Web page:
The Arrival of CRISPR: Why The Genetically Modified Human Is No Longer Science Fiction

gattacaBy Miles Bludorn

The 1997 film Gattaca, set in “the not too distant future,” envisioned a world where parents possess complete control over the DNA they pass on to their children. The “future” forecasted in the film is now closer than ever with the latest advancement in genetic engineering known as CRISPR-Cas9 (“CRISPR”).

With the use of CRISPR, scientists, for the first time ever, can precisely edit, delete, and rearrange the DNA of nearly any living organism, including humans. Genetic editing using CRISPR takes place inside an embryo on what is known as the germ line. This allows scientists to edit the genetic material that can be inherited by the next generation. After altering, a genetic trait can be passed on to future generations. The potential of editing the germ line does not just mean that we will be able to control a child’s eye or hair color, it could also mean the ability to eliminate hereditary diseases altogether.

Although scientists have not begun using CRISPR to edit viable human embryos (Chinese researchers have used it with nonviable embryos), they have experimented with it to alter the DNA of mosquitos known for transmitting the Malaria, West Nile, and Zika viruses. In doing so, they have been able to ensure that these mosquitoes only produce sterile offspring. If successfully applied to wild mosquito populations, the lives of thousands of people that contract these deadly viruses each year would undoubtedly be saved. However, the consequences that could be created in ecosystems with which these mosquito populations interact remain unclear.

While CRISPR stands at the brink of irreversibly changing how we interact with organisms on this planet, there is frighteningly little formal regulation in the United States governing its use. At the Federal level, the regulation of genetic experiments on embryos currently falls within the jurisdiction of the Federal Drug Administration (“FDA”) and the National Institute of Health (“NIH”). Although the NIH has explicitly refused to provide public funding to projects relating to the genetic editing of human embryos, the current restrictions imposed by the FDA are minimal— limited only to concerns regarding safety and efficacy. In this limited capacity, the FDA’s authority extends to CRISPR’s application to human embryos, but not necessarily to the technology itself.

While the FDA possesses the authority to limit the use of CRISPR to create a genetically modified child, the FDA’s jurisdiction ends at the U.S. border. A lack of central authority is problematic given the fact that the human gene pool is one aspect of humanity that is truly shared by everyone on this planet. Furthermore, such concerns are not alleviated when the regulatory schemes of other countries are examined. For instance, two other leading countries in genetic editing research, the U.K. and China, have no concrete legal restrictions governing edits to the human germ line and none appear to be forthcoming.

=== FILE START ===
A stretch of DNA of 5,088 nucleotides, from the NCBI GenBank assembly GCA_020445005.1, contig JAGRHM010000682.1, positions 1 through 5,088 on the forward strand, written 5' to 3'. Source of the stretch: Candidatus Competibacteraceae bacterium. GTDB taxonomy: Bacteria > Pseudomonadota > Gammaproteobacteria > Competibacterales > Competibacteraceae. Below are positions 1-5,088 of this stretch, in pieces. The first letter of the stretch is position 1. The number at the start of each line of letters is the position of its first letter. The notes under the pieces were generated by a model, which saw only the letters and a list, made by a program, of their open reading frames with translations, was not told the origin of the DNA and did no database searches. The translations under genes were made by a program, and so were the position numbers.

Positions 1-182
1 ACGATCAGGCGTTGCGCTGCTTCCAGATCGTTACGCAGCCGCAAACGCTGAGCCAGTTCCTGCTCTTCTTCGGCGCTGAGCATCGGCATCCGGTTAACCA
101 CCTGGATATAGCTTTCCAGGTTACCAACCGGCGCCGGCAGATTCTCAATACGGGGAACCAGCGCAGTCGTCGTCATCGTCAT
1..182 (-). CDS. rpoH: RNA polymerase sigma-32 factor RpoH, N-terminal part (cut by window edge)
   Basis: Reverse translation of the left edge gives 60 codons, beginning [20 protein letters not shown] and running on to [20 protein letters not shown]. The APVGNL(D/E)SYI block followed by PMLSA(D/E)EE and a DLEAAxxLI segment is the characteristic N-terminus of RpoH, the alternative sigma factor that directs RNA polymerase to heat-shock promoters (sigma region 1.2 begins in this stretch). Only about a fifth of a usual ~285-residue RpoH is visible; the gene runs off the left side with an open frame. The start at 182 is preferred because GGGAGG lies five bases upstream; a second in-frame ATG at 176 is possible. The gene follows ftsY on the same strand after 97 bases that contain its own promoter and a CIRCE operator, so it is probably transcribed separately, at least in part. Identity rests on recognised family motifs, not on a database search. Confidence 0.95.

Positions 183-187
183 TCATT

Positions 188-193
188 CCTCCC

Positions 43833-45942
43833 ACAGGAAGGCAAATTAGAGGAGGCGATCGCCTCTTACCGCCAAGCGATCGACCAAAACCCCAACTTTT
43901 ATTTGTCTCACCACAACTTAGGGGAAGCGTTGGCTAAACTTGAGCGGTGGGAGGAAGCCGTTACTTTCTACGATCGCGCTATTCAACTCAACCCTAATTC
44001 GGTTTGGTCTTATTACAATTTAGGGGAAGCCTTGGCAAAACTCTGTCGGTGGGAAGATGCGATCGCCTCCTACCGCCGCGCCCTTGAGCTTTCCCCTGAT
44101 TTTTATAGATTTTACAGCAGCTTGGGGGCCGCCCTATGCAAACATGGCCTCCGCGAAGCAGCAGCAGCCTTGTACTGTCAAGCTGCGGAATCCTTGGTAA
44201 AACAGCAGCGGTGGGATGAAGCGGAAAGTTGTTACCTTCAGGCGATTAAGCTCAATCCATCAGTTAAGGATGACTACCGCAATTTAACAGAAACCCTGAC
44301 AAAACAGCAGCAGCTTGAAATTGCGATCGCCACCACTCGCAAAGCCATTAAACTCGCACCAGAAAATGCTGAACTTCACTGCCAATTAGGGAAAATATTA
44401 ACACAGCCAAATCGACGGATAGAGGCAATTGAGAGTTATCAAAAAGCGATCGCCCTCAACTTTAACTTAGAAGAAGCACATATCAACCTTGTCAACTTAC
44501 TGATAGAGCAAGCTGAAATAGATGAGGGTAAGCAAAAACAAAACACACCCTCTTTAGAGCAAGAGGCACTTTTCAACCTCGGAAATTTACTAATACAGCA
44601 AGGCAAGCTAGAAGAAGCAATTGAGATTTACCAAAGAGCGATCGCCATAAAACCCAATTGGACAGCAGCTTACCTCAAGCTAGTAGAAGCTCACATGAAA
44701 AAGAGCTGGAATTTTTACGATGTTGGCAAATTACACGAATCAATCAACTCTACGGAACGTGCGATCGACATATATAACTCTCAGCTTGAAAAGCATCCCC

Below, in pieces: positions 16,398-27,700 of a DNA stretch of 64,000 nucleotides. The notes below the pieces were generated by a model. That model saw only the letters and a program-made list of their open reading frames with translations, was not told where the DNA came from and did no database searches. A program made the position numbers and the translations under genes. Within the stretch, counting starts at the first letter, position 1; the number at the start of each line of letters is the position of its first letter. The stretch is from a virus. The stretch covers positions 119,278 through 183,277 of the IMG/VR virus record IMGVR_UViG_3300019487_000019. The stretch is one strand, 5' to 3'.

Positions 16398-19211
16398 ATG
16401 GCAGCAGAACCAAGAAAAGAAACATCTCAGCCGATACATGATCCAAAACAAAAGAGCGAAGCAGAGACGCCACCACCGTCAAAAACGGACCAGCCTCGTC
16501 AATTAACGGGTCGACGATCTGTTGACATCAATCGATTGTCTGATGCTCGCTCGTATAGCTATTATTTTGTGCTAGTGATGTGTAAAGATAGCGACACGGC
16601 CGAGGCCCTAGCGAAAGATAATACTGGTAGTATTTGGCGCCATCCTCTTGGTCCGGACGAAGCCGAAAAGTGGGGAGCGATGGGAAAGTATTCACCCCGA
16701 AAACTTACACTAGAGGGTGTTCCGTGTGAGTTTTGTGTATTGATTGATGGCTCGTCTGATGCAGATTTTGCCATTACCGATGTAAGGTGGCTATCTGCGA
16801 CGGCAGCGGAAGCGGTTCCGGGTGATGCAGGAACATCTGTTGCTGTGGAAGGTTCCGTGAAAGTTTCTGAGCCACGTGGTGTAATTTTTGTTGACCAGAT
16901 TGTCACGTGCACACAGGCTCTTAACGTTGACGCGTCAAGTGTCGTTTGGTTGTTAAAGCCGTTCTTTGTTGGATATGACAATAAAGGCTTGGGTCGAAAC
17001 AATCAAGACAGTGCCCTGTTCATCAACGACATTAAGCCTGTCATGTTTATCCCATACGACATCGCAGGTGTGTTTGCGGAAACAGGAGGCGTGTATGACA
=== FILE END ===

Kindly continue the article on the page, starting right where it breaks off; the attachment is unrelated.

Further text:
Yet, the scientific community may be prepared to self-regulate the research and implementation of new DNA technology. Experts in the field have already spoken out about the need for a global consensus before any attempt to genetically modify a human embryo is made. Furthermore, Phillip Campbell, the executive of Nature, an influential science journal, has said that the journal has already rejected several papers on the subject, either because they did not meet ethical standards or were poorly done.

In an area with such little formal regulation, it is not surprising that CRISPR has ignited a serious policy debate as to how DNA editing should be regulated. On the one hand, proponents of the technology point to the clear benefits of being able to pre-emptively strike at debilitating conditions that millions of individuals are genetically predisposed to. On the other hand, there are glaring ethical concerns anytime technology is used to alter human reproductive processes. Perhaps even more concerning, are the potential unintended ecological consequences associated with CRISPR’s ability to alter the genetic makeup of entire species of plants and animals. And consider also statements from James Clapper, the U.S. Director of National Intelligence, who has gone so far as to add gene editing technologies such as CRISPR to the list of threats posed by “weapons of mass destruction and proliferation.”

With the apparent potential to do as much harm as it can good, CRISPR is the ultimate double-edged sword. That being said, how the current framework will sufficiently account for the virtually limitless applications of CRISPR remains difficult to see. What will an effective regulatory framework look like? Will ethical concerns about playing God force this technology to largely remain a figment of our science fiction novels? Or will human curiosity win the day and prevent it from being hamstrung by government regulation? Only time will tell what “the not too distant future” holds for CRISPR.

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